Spinal Infection?
How Do You Know?

Understanding what a spinal infection is, and learning the treatment options, can help you decide what to do when a problem arises. Educating yourself about what is happening in your back allows you to be more involved in the decisions about your care.

  

  

  

  

  

"risk factors"

Infections of the spine are rare, but they do occur, more commonly in underdeveloped countries. They may occur following spinal stenosis surgery, or spontaneously without any specific cause. There are a number of risk factors that can make you more susceptible to these infections.

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Anything that suppresses your immune system such as poor nutrition, infection with the HIV virus, or immunosuppressive drugs that are given following organ transplants, can make you more susceptible to infections. These infections may occur in any part of the body, including your spine.


"diabetes, IV drug use, and obesity"

Other things they can weaken your ability to fight off infections include diabetes, IV drug use, and obesity.

Anything that weakens your defenses makes you less resistant to infections.

The most common cause of spinal infections is Staphylococcus aureus, the common bacteria that is found nearly everywhere. Other less common pathogens include fungal infections and tuberculosis.

"the most common types of spinal infections"

An infection can occur in any tissue of your body, but the most common types of spine infections are discitis, osteomyelitis, and an epidural abscess.

Discitis is an inflammatory process that occurs within the intervertebral disc, many times bacterial infection is suspected but never proven.

Vertebral osteomyelitis is an infection of the bone in your spine. Most often this is caused by Staphylococcus aureus, but a bone infection with other bacteria or fungi or mycobacterium is always possible. There may be an infection elsewhere in your body that has traveled to the spine through your blood.

An epidural abscess is an infection with a collection of pus around the dura within the spinal canal. The dura is the tissue that covers the spinal cord and nerve roots inside the spinal canal.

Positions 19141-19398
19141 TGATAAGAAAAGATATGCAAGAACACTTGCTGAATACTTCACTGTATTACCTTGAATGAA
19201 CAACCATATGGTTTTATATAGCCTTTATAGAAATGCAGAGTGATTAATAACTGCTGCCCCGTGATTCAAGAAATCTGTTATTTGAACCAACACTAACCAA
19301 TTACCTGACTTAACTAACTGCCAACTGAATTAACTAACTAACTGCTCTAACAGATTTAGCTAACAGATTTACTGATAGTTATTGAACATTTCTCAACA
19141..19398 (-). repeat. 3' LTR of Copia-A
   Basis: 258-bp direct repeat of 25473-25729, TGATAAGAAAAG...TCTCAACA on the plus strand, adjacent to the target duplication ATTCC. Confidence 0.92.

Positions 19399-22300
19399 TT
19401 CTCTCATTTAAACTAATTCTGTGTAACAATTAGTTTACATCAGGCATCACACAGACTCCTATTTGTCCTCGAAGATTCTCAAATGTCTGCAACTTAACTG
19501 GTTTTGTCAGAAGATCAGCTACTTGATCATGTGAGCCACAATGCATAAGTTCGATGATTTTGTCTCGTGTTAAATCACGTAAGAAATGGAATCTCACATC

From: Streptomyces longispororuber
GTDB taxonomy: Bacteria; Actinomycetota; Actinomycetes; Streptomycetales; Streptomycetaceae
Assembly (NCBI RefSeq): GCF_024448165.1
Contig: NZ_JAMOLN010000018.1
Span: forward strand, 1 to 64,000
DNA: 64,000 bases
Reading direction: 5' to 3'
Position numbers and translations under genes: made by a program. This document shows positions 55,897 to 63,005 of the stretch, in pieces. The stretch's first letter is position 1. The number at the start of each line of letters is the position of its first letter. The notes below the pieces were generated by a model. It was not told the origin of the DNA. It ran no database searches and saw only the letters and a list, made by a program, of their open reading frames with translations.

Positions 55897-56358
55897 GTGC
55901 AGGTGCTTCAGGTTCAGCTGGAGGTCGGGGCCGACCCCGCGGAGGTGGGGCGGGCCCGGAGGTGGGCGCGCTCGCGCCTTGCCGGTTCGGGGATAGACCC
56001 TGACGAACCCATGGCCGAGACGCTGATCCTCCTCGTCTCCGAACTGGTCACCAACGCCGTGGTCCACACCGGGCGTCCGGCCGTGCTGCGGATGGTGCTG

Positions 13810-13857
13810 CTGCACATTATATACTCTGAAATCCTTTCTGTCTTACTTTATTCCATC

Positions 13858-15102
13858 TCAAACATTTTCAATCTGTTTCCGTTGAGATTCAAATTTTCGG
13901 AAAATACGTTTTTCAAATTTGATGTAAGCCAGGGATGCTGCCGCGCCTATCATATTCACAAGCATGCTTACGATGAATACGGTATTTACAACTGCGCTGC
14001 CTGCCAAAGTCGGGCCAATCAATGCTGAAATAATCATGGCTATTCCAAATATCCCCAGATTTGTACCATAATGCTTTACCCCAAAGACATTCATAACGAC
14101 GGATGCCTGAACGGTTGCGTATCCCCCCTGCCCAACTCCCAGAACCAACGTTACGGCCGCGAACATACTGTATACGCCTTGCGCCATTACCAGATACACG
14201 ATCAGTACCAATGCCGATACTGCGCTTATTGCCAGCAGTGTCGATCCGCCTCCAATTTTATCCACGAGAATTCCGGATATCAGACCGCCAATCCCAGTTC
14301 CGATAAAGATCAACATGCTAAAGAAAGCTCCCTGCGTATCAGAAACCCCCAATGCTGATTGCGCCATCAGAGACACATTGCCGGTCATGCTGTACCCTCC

When an epidural abscess epidural abscess develops inside of the spinal canal it can put pressure on the spinal cord or on the nerves. This can cause symptoms of pain or weakness in the lower extremities.

"back pain may not be the first symptom"

When you have an infection in your spine, back pain may not be the first symptom you notice, you may feel ill, and have a fever. Then back pain may develop later.

The most obvious symptom of discitis is back pain with motion of the spine. Any movement or bending of the spine moves the disc causing increased pain. Younger children with discitis may refuse to walk and most people will hold the spine in a rigid extended position.


"focused at the site of the infection"

Vertebral osteomyelitis will also cause back pain, but it will be much more severe, and focused at the site of the infection. Many times the pain of osteomyelitis is so severe people cannot get out of bed.

An epidural abscess will cause moderate back pain. As the abscess grows larger, you may develop numbness and weakness in the lower extremities, from nerve compression.

Symptoms of a spinal infection after spinal stenosis surgery would include ever increasing pain, redness around the wound, fever, and possibly drainage from the wound. 

Learn More:
Spinal Infection Ch 2
Evaluation and Treatment


  


  

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